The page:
“I wanted to build a family and grow old with someone,” she says. “I know for many people marriage isn’t necessary for that to happen but I guess I’m old school like that.”
“He had a different perspective on life. Maybe that stemmed from being married previously as well as being a father. When I saw how amazing he was as a father… I knew he was right for me.”
Below, Cobden and Salick share their best tips on how to put your best foot forward when it comes to finding marriage material online.
#1 Make your profile stand out
A solid written dating profile can make or break how successful you are with finding a match, Salick says. Look at the photos you are using (are they blurry? Feature other people?) and be honest in what you are looking for.
Also, look at your options. If men or women are implying they want casual dating or just friends, don’t date these people.
#2 Try paid sites
Salick says for the most part, serious people end up on paid sites.
“I’m not saying that paid sites are better than free sites/apps because of course you can find marriage on those too. However, think about the mentality that goes into choosing to pay to meet your match.”
#3 Don’t make superficial lists
We all have our wants and needs, but Cobden says making a long list of superficial must-haves will keep you single forever. Height, income and looks shouldn’t be as important, but instead, focus on qualities like kindness and how loving they are.
#3 Try a niche site
“If you know marriage is what you want, go for the websites where more marriage-minded people might be on. This will help with limiting the pool of candidates you have to fish from,” Salick adds.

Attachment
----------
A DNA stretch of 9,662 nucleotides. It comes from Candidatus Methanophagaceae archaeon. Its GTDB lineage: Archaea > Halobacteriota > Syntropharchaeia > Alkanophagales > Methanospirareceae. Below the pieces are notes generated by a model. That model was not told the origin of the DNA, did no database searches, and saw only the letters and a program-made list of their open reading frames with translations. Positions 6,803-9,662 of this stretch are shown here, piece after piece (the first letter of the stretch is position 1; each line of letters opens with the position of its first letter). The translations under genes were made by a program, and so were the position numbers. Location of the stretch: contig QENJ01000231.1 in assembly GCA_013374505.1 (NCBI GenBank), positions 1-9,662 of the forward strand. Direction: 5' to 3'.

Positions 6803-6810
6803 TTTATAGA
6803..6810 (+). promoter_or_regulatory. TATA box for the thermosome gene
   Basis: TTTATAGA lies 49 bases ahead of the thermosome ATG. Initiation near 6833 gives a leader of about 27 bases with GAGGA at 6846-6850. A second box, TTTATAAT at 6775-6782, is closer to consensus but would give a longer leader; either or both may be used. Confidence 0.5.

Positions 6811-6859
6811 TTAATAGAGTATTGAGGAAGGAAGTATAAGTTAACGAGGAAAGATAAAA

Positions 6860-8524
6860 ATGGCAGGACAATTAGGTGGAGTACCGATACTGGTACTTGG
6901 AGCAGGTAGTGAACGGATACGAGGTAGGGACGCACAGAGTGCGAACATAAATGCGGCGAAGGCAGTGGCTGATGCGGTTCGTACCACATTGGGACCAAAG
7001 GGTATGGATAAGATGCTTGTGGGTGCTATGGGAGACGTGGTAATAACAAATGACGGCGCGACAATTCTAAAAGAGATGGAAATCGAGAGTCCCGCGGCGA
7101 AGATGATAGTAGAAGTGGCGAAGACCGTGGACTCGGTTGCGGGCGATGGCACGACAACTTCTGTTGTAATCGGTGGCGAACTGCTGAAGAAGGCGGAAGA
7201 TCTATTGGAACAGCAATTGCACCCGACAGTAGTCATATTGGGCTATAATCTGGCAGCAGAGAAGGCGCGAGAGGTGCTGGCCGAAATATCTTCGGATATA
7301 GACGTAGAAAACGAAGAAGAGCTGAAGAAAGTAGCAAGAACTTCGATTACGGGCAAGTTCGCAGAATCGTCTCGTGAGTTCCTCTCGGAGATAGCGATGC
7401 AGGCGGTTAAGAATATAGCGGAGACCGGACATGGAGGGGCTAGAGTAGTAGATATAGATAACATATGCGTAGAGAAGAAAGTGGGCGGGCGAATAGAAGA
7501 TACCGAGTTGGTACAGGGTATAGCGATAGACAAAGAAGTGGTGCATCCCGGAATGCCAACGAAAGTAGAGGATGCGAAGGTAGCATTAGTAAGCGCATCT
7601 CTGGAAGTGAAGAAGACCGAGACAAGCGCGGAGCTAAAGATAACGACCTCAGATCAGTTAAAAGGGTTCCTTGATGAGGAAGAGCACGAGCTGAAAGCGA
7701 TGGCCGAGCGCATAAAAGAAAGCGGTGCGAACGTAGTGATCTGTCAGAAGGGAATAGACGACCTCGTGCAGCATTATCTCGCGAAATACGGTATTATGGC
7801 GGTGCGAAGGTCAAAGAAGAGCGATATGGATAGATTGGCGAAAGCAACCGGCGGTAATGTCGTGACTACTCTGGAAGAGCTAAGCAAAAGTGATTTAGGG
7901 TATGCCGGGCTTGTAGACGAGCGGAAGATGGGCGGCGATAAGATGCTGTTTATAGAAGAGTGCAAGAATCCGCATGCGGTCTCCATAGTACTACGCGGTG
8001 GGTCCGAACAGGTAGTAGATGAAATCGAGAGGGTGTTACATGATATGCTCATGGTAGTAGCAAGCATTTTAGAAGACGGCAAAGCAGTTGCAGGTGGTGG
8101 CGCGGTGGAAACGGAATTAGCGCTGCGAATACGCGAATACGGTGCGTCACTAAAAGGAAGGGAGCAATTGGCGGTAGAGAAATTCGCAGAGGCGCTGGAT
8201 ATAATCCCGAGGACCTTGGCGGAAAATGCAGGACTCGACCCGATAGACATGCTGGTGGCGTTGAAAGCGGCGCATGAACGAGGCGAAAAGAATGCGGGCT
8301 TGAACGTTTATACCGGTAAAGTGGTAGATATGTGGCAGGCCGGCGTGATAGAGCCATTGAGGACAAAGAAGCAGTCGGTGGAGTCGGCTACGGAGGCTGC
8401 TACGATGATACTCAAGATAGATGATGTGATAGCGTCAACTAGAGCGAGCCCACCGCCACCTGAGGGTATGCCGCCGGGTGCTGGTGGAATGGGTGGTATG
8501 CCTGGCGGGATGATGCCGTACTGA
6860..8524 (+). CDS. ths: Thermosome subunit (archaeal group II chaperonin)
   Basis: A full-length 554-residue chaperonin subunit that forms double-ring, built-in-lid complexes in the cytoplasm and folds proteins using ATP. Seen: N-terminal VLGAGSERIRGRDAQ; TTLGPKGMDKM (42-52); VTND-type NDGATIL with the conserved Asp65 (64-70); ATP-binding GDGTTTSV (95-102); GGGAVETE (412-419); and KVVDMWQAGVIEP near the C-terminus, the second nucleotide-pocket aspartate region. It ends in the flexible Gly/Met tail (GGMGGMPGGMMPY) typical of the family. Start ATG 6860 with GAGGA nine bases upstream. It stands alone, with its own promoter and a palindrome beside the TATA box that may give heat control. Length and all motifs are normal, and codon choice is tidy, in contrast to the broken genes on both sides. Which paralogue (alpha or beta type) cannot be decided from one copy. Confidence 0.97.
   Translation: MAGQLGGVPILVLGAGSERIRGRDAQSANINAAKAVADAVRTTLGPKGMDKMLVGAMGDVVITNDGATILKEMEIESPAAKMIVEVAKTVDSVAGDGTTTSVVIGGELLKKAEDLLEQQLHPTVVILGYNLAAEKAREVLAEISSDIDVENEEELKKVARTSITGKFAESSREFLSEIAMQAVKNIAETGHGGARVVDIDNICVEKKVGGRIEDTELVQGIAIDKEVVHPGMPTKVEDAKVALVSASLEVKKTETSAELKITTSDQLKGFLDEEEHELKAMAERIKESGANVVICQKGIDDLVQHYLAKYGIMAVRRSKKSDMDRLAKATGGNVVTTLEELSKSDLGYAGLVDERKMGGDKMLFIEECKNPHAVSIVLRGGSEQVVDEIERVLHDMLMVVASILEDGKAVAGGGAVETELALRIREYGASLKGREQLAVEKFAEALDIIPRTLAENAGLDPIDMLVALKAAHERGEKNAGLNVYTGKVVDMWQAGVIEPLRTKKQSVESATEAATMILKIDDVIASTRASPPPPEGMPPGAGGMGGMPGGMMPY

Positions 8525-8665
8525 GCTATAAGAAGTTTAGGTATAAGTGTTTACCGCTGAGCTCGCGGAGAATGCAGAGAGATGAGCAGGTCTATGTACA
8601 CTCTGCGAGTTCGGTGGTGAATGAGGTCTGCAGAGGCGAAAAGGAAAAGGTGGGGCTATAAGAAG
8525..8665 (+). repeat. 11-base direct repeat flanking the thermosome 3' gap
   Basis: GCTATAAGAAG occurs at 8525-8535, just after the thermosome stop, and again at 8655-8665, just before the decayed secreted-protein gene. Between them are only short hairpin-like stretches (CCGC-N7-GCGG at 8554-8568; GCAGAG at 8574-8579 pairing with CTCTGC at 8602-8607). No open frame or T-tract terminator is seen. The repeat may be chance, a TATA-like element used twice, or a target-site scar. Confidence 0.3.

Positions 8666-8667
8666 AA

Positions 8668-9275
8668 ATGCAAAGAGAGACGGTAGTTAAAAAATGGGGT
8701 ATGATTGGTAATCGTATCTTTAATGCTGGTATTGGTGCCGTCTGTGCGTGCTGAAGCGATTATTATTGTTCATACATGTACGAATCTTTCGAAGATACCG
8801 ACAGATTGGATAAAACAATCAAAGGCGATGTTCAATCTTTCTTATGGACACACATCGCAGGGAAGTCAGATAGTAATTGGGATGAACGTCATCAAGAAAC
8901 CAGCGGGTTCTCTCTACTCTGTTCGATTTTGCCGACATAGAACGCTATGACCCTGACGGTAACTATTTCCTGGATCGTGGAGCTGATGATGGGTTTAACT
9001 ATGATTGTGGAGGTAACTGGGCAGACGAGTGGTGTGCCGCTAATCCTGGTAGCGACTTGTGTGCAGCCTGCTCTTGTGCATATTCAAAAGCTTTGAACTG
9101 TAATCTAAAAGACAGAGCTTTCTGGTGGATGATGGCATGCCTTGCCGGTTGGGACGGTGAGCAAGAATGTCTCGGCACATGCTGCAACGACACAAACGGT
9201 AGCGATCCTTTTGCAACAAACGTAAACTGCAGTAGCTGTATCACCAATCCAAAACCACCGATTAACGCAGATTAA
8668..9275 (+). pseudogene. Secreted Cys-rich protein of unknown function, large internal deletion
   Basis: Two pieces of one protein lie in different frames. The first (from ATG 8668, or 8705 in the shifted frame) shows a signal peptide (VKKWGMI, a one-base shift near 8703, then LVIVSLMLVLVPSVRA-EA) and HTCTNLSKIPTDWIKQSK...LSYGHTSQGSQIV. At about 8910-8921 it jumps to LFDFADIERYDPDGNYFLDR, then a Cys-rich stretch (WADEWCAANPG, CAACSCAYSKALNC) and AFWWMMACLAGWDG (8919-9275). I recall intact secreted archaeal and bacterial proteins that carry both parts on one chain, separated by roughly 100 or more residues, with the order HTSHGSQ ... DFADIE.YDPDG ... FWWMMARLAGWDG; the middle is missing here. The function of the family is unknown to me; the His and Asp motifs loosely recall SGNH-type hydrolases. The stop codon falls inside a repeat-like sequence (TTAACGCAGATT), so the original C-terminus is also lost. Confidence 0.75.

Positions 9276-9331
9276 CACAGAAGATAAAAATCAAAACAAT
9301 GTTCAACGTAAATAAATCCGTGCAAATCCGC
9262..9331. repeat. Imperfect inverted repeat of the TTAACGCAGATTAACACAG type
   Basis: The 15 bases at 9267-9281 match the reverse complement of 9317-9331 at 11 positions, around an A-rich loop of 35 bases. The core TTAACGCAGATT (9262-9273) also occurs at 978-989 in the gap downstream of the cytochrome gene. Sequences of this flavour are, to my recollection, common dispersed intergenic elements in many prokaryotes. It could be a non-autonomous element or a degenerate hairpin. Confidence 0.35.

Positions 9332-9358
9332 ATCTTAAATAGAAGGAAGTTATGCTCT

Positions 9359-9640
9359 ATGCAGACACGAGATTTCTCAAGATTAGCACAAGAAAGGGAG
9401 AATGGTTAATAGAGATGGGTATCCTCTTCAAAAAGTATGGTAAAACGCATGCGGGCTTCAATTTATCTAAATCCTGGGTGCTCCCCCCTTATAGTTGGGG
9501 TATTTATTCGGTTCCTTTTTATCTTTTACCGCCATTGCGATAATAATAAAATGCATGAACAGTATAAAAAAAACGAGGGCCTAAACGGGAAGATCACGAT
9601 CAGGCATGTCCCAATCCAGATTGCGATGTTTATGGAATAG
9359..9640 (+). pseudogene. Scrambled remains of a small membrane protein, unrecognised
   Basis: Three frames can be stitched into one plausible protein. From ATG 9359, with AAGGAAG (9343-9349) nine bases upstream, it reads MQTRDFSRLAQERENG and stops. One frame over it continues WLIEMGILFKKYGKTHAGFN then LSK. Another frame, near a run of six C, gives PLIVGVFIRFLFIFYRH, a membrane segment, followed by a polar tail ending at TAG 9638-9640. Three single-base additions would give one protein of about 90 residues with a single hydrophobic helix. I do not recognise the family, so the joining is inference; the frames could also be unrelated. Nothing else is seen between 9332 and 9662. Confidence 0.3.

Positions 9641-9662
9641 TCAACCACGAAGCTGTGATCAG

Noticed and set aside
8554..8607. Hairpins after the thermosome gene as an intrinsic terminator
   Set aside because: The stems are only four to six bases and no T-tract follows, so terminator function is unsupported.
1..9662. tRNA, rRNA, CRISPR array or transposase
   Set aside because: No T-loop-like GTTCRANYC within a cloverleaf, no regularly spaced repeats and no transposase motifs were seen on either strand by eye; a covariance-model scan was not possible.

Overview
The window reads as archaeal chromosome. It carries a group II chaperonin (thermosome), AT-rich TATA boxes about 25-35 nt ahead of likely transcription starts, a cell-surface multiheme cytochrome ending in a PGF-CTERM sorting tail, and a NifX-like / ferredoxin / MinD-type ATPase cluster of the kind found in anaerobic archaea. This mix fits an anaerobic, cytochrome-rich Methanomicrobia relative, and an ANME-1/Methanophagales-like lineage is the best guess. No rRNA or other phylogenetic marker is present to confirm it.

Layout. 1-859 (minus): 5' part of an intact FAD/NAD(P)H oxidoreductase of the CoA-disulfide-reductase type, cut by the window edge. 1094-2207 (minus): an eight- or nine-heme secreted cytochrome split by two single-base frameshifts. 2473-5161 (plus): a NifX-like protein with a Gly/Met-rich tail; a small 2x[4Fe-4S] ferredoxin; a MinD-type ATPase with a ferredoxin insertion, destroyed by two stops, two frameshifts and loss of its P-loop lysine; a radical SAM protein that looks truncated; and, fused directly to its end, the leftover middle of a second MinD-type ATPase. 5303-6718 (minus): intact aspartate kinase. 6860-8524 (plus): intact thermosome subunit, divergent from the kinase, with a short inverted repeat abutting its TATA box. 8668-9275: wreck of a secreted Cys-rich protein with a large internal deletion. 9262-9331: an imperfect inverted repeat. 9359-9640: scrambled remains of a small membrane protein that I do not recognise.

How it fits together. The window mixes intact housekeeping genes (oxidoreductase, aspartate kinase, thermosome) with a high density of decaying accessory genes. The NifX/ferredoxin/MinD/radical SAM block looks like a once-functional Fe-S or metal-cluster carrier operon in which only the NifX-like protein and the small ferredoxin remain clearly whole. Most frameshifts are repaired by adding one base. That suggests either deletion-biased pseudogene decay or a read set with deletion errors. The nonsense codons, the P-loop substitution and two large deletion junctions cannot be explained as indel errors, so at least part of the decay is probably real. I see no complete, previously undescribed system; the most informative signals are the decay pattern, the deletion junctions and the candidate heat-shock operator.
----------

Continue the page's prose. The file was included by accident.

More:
Cobden says you should also be active on at least three sites at the same time. For example, try Match, as well as apps like Bumble and Tinder.
#4 Have a clear idea of what you want
If you do end up going on a few dates with a potential partner, be clear from the start of how you want things to end.
“Be casual about it,” Cobden says. “By the third date tell them where you see your life going. You can say, “I’m in a great place, but I could see myself in the future settling down and having a family.’”
#5 Don’t be afraid to say the word ‘marriage’
Salick says there is nothing wrong implying marriage is your end goal on your profile.
“If you are seeking marriage as your end goal, I don’t think there’s any shame in putting that out there, I think it’s honest,” Salick says. If someone is turned off at that goal, that just tells you they aren’t on the same page as you and why would you want that anyway?”
#6 Social media can also be useful
Salick also recommends joining groups on Facebook or local meetups for single people or with people with the same interests.
“Facebook and Meetup have become such an active way to meet new people, and they’re free and the engagement is a lot higher and more open. Don’t limit yourself to dating sites only.”
You can also find like-minded people on sites like Twitter and Instagram, it all comes down to making a move and sending them a message.